A road trip is completed, and another one is underway. Besides the matter of the Trumpest in the Washington Teapot, the overriding majority of questions we encountered had to do with interest rates. Where are they going? What does that mean for my bonds? And, of course, for the stock market? And for the real estate boom that I see all around me, with cranes in the air and concrete forms being filled? Who is going to occupy all these dwelling units? How will they fill the hotel rooms? And if the people move here, what happens to the places they leave?
Lots of questions and limited answers triggered this writing, so we are alerting readers that this is a longer one. We are going to talk about short-term interest rates. By implication, that means we'll discuss longer-term rates too.
But first let's get distracted briefly by love and marriage. Here's a link to a thoughtful piece recently released by the American Enterprise Institute (AEI), entitled "Ties that bind." Let me quote the lead paragraph:
From the United States to the United Kingdom, from Peru to the Philippines, marriage is in retreat and cohabitation is on the advance. The implications of this shift for adults are much debated; some see it as an important indicator of liberation, others see it as a troubling sign of growing social isolation. But even more important might be the impact on kids."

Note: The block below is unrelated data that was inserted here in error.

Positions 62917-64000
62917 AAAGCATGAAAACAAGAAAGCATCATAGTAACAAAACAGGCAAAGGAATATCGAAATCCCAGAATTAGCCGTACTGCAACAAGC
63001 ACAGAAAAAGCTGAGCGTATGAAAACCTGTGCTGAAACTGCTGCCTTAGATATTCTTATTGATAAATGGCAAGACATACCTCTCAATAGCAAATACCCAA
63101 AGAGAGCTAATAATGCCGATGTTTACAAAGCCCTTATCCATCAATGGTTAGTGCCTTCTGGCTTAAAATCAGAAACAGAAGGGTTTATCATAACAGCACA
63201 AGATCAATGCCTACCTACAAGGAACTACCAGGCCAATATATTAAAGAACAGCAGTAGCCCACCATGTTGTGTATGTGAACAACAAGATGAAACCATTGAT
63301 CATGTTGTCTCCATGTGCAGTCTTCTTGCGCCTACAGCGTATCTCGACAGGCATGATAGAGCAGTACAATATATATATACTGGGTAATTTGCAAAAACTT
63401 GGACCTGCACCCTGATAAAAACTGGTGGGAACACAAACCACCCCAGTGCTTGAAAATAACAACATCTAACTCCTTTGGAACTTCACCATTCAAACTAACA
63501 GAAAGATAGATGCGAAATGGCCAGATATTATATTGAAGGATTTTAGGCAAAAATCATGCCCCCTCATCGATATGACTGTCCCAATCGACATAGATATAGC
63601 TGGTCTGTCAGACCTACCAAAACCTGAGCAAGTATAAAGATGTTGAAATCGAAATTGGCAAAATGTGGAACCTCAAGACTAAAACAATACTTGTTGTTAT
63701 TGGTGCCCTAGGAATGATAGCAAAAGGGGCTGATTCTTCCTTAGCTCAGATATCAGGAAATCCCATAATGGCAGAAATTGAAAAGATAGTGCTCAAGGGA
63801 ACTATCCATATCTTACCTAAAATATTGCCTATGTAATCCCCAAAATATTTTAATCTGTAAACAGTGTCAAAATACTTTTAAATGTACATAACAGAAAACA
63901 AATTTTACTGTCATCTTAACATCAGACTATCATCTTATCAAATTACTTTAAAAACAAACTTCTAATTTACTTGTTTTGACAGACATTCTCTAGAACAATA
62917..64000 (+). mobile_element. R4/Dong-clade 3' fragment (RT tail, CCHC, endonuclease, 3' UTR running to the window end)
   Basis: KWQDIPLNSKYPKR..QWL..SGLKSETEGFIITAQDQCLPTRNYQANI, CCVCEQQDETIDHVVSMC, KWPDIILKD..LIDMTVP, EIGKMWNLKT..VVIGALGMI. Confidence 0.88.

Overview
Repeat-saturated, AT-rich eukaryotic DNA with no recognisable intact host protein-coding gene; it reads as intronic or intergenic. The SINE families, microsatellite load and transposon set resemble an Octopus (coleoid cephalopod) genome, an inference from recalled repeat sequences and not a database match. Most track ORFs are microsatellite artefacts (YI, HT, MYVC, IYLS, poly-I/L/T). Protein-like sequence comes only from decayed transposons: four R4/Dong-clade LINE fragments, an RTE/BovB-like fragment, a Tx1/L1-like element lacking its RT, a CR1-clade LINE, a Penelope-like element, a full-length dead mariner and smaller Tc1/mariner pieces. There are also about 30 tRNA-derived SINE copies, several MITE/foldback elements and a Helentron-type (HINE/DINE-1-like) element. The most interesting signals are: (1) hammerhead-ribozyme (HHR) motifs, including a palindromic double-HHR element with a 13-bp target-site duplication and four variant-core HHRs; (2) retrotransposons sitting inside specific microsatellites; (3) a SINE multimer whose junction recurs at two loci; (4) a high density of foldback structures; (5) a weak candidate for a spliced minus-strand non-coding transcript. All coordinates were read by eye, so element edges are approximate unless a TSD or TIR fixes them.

This is a profound issue and its import extends way beyond affecting short-term changes in interest rates. Central bankers and monetary policymakers focus on money and are only slightly influenced by longer-term demographic trends. Moreover, they cannot influence the direction of those trends. Societal constructions are powerful and mostly immune from actions by central banks.
In our recent Florida East Coast travels we encountered a gathering of mothers and very young children assembling for lunch after a mother-child (and some fathers) swimming class. The prams and the moms became a traffic jam of maneuverings, as you can see in this photo here. We talked with a few of the participants. This mix of couples and single moms is only a single anecdotal event, yet it bolsters the AEI's case.
I had a conversation with Rose, a grandmother visiting from Auckland, New Zealand. She and I viewed this remarkable scene together and conversed about the world that these "littles" and their moms will inherit from us. I wished Rose safe journey home after comparing "our grands" and sharing photos. Rose asked, as she departed, what the "Trumpest" in Washington will mean for these swimming classes and the little kids who take them, since some of them are American citizens and others are children of green card holders, while still others face the daily risk of parents being deported. In the end we just don't know where this American immigration policy transition will lead. But we do sense from our anecdotal experience that fear exists among the younger generation who gathered for this swimming class, and among others like them.